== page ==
Sunday, July 20, 2014

Differentiation Defined

I had an incredible opportunity this summer to hear Carol Ann Tomlinson speak about differentiation. I can remember when the buzzword, “differentiation” started being thrown around about 20 years ago. An image developed around what a differentiated classroom looked like, which generally included students doing different things rather than all one assignment.

Carol Tomlinson explains in her book, Assessment and Student Success in a Differentiated Classroom :

Differentiation of instruction is often misconstrued. It would be handy to represent differentiation as simply instructional decision- making through which a teacher creates varied learning options to address students’ diverse readiness levels, interests, and learning preferences.

True differentiation evolves from five elements that flow freely between each other: 

The learning environment that allows risk-taking, acceptance, purpose, and growth is the climate that nurtures differentiation. The teacher’s belief that all the students in the classroom can be successful and her ability to instill the growth mindset in her students is key. Teachers who view their students through the lens of “capacity,” work from the students’ strengths and interests to guide and coach them. There is opportunity for all students to access the curriculum with modifications and accommodations made for students with special needs or ELL students. The teacher is reflective both on her practices as well as tuning in to students to make sure every child is learning.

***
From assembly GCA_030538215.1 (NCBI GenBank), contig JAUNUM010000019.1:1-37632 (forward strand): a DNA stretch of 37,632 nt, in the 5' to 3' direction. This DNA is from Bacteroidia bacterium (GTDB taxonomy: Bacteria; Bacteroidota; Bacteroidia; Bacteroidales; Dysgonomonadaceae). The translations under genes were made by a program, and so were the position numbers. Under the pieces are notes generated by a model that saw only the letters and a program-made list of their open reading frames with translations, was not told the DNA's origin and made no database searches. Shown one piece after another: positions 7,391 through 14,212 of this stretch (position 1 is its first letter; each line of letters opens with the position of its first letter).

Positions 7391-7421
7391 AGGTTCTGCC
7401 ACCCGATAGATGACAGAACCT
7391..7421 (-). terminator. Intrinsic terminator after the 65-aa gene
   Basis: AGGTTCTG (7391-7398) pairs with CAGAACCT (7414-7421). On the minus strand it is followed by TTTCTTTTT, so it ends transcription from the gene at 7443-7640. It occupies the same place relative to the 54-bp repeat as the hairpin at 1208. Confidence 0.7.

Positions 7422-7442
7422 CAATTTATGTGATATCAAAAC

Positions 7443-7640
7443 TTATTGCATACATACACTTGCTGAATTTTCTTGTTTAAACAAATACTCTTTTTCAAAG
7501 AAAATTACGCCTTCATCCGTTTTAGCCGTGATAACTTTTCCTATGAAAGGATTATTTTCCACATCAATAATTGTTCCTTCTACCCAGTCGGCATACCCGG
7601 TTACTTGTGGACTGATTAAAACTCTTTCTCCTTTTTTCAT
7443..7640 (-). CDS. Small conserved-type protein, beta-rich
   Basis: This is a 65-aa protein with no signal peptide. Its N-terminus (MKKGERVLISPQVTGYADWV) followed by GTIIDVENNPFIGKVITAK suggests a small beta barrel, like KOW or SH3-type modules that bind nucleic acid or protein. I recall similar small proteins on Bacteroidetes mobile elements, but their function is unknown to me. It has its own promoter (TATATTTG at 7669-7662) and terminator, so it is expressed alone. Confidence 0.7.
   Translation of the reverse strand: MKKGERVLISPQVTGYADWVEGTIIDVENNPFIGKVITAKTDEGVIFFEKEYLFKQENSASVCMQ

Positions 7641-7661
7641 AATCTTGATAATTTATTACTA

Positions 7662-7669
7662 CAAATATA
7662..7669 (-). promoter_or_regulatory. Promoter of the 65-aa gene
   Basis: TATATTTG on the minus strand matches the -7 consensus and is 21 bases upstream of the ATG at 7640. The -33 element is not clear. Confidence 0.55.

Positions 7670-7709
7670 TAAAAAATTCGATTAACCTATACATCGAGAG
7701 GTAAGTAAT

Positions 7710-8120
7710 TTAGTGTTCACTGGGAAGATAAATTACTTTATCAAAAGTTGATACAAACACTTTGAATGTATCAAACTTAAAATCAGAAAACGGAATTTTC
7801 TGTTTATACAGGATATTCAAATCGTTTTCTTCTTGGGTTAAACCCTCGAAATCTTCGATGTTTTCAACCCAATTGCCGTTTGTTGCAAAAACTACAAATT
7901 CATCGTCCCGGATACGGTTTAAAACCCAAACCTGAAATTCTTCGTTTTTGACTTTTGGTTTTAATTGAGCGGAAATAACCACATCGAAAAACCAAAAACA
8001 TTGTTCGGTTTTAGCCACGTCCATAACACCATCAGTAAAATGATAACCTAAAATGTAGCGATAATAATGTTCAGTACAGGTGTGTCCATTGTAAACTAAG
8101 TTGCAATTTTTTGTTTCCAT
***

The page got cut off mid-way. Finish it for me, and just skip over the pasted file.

The curriculum should have clear goals about what students should know, understand, and be able to do. It should result in student understanding of important content and engage students in learning.  Goals for learning should be very precise in order to differentiate effectively. Assessment should be effective so as to be able to inform the teacher of the students’ status with KUD’s. (Know, Understand, Be Able to Do)  The teachers should be able to plan for students as they master the requirements as well as for students who have lacking skills or knowledge.

A focus on understanding will require students to apply, synthesize or create with tasks that allow the students to use their understanding of the content. Knowing that students will understand at various levels of complexity, the teacher will have to provide varied ways for students to develop understanding. Student understanding plays a large role in assessment along side knowledge and skills.

Engagement is central to differentiation.  In John Antonetti and Jim Garver’s  Look 2 Learn walkthrough protocol, student engagement is captured through noting evidence in the classroom of personal response, clear modeled expectations, emotional & intellectual safety, learning with others, choice, novelty, sense of audience, and authenticity. In order to conclude that students are “engaged” on the walkthrough protocol, 3 elements of student engagement need to be present.

Tomlinson refers to the notion of “teaching up” in her work on differentiation. She suggests that teachers begin designing lessons aligned to goals with the students who are advanced in their understanding in mind. Beginning planning with tasks that are of high cognitive demand and then planning scaffolding for others to access the task, increases the rigor for all. “Teaching up” affirms the message to the students of the teacher’s belief in their abilities and that she will support learning for all through varied pathways to the goals.

Clear understanding that differentiation is a flow of a risk-free learning environment, curriculum with clear goals around which student understanding can be developed and supported with appropriate assessment, and student work that engaging is essential for developing effectively differentiated classrooms.


  1. I love the concept of "teaching up." I have seen how this pulls up the lower students.

  2. Great information. Thank you for sharing!


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